Innovative employee benefits – a competitive advantage for SMEs

27 March 2018 Samantha Jagdessi, Old Mutual

Small and Medium Enterprises (SMEs) continue to play an integral role in addressing South Africa’s high unemployment rate. However, recruiting and maintaining skilled talent is a task that these smaller businesses have to approach with dexterity. One way to go about this is by providing prospective employees with more than just the promise of a monthly salary; offering employee benefits that will sustain their families and themselves in the long run.

This is according to Samantha Jagdessi, Head of Benefits Consulting at Old Mutual Corporate Consultants, who says that SMEs need to leverage their unique benefits as a tool to attract and retain scarce talent. “Retaining a talented workforce is crucial for business success, as frequent staff turnover has been shown to have a negative impact on employee morale, productivity and company revenue. Studies predict that every time a business replaces a salaried employee, it can cost the company between 6 to 24 months of their salary - depending on the role.”

Although more established corporates are believed to provide better benefits, higher salaries, greater career growth opportunities, and enhanced exposure, Jagdessi says SMEs now have the opportunity to change this general perception. “While well-resourced corporates tend to traditionally hold the advantage over SMEs in terms of offering better benefits, SMEs are able to tailor their benefits package to suit their means, thereby allowing them to gain a valuable competitive advantage.”

Jagdessi says that although many SMEs acknowledge the value and the role that employee benefits can play in their business, the 2017 Old Mutual Corporate SME Employee Benefits Monitor reveals that this isn’t translating into action. “The Monitor reveals that only 41% of SME employees feel confident about their retirement plans, painting a dire picture of over 50% of SME employees who remain uncertain of life after retirement. Yet, of all the decision makers who participated in the report, only 32% have retirement funding on their agenda.”

SMEs attribute their apprehension to offering employee benefits to the perceived administrative burden and additional costs involved, which, according to the report, can be avoided. “There remains a perception that the costs and administrative burden outweigh the benefits – this is despite the vast array of workable and affordable solutions available that support businesses of all sizes, ranging from a five-man executive team to a 100+ strong employee base,” says Jagdessi.

A new generation of retirement fund models, such as Umbrella Funds (multi-employer retirement funds), have dramatically lowered the “burden” to employers and decreased costs. This is thanks to the economy of scale created by group participation, says Jagdessi, adding that, to further support SMEs in delivering tangible benefits of retirement provision, professional employee benefit consultants are also available at a minimal fee to provide support, appropriate advice, education and communication tools.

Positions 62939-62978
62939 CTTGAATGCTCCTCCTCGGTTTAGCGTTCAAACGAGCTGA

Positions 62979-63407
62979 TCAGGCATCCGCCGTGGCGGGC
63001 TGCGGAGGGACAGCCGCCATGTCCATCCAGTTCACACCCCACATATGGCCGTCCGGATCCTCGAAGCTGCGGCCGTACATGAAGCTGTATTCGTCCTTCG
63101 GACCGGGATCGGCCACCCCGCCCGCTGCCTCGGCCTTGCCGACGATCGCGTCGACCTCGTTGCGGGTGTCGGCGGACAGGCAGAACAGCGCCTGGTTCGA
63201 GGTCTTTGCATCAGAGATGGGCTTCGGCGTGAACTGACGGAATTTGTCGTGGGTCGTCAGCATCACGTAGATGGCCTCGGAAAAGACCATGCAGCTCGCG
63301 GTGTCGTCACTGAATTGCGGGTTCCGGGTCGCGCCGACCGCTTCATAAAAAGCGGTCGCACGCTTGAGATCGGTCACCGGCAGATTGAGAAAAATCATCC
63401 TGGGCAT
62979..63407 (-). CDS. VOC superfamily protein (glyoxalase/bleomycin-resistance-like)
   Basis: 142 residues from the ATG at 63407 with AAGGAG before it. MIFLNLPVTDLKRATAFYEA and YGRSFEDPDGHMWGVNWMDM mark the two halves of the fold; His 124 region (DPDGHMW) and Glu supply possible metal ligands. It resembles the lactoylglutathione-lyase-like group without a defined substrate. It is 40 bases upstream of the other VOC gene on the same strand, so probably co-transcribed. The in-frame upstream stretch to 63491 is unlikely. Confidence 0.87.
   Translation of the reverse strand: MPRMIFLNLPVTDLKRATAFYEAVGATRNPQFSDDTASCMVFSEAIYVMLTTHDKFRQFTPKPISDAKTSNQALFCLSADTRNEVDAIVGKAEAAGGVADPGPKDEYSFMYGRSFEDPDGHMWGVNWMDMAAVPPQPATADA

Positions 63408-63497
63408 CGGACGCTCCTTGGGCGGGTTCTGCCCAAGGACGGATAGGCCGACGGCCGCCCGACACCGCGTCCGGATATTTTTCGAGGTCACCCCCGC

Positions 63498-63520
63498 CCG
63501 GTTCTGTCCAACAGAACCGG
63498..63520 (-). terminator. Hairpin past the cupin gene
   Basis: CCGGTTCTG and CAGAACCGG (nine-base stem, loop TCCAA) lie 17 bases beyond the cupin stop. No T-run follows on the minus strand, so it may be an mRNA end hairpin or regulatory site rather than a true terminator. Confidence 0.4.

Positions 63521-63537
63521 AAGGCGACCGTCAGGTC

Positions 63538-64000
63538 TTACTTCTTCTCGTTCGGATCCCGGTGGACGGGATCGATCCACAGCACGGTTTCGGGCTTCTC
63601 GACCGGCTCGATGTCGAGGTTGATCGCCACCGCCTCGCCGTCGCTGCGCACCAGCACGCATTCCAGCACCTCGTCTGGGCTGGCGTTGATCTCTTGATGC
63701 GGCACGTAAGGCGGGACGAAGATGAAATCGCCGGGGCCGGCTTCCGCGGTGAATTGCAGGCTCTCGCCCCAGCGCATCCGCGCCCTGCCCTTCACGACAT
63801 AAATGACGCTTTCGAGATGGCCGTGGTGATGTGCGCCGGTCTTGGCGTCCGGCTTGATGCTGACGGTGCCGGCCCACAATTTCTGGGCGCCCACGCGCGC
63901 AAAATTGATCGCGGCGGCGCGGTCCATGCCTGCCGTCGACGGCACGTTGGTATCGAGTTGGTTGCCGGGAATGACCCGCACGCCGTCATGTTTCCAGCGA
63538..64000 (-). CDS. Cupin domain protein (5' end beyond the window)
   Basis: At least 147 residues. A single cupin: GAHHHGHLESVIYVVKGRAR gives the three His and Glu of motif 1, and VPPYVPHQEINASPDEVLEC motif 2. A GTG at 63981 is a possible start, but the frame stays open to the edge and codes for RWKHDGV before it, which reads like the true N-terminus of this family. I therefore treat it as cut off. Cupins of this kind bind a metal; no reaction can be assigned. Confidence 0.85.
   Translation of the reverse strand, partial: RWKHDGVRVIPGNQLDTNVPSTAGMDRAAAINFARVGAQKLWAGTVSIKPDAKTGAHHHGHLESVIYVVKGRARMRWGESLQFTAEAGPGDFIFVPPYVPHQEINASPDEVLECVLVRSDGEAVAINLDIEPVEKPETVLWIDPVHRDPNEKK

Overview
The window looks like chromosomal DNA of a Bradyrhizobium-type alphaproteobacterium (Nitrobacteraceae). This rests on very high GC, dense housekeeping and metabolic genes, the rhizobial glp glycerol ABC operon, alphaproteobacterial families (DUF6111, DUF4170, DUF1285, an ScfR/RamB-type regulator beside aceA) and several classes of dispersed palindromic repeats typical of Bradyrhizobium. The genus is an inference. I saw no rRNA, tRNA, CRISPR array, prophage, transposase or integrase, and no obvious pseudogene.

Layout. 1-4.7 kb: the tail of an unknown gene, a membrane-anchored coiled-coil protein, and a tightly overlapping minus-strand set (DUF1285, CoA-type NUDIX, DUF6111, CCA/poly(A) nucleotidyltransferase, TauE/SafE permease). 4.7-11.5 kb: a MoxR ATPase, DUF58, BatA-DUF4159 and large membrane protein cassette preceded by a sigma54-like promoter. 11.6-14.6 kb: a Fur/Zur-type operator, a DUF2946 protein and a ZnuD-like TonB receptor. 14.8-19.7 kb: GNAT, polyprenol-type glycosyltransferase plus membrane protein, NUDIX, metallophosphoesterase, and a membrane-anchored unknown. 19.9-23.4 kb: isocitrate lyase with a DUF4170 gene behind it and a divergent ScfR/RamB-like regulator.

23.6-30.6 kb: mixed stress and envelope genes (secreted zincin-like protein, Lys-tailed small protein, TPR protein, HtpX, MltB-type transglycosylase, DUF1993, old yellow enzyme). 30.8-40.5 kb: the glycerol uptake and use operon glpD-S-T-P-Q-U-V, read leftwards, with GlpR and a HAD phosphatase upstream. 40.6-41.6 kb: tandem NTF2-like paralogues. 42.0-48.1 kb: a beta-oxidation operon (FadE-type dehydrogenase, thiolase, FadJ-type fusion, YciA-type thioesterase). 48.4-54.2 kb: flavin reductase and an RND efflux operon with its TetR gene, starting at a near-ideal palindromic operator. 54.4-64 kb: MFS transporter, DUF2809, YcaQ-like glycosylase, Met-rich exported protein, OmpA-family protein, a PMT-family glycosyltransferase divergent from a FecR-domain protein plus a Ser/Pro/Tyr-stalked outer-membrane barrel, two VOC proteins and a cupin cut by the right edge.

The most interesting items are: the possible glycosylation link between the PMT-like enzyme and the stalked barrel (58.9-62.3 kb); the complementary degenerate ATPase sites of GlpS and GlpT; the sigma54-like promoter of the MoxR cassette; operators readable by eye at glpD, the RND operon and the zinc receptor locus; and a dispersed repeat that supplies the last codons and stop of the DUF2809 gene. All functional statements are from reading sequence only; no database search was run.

“Like any corporate organisation, SMEs are unique in their product and service offering, size and in this case employee benefit requirements. Each SME will require a tailor-made benefit structure to suit the business.” Jagdessi lists three aspects that need to be taken into consideration when implementing an employee benefit structure:

1. Consider how retirement provisions will be funded

SME decision-makers need to consider whether the business will contribute toward employees’ retirement savings fully, partially or only manage the administration thereof.

While the introduction of enabling retirement savings will ensure positive outcomes for staff, debt-burdened staff may struggle financially should they experience a dramatic decrease in take-home pay in favour of contributing to long-term retirement savings. Jagdessi suggests decision-makers also consider using a percentage of their staff’s annual increase to fund retirement provision before they grow accustomed to an increase in salary. “The ‘like-for-like’ funding model where the employer matches the contribution made by the employee,” she explains.

2. Consider the levels of flexibility required and the associated cost

By limiting choices available to low-income employees – those who tend to rely more on their employer to make responsible financial decisions on their behalf – administrative costs can be reduced, thereby passing on more value to employees. White-collar workers, however, generally want more flexibility and control over their investments. Jagdessi advises SMEs with a mixed workforce (blue- and white-collar workers) to invest in advanced payroll software that allows staff to individually tailor their contribution level.

3. Consider how investment-savvy staff are and what level of support is required

While white-collar workers tend to have greater levels of formal education and have sufficient access to the information required to make good financial decisions, blue-collar employees generally display higher rates of consumer vulnerability. In a workplace with both white and blue-collar workers, hands-on seminars and workshops should be facilitated by trained employee benefit consultants to bridge the gap in education and financial confidence.

When making these decisions, it can be beneficial to seek expert advice. Employee benefit consultants can assist in advising on the best structure for a specific business or workforce – one which not only delivers positive retirement outcomes for its staff but also delivers on long-term strategic goals for their business.

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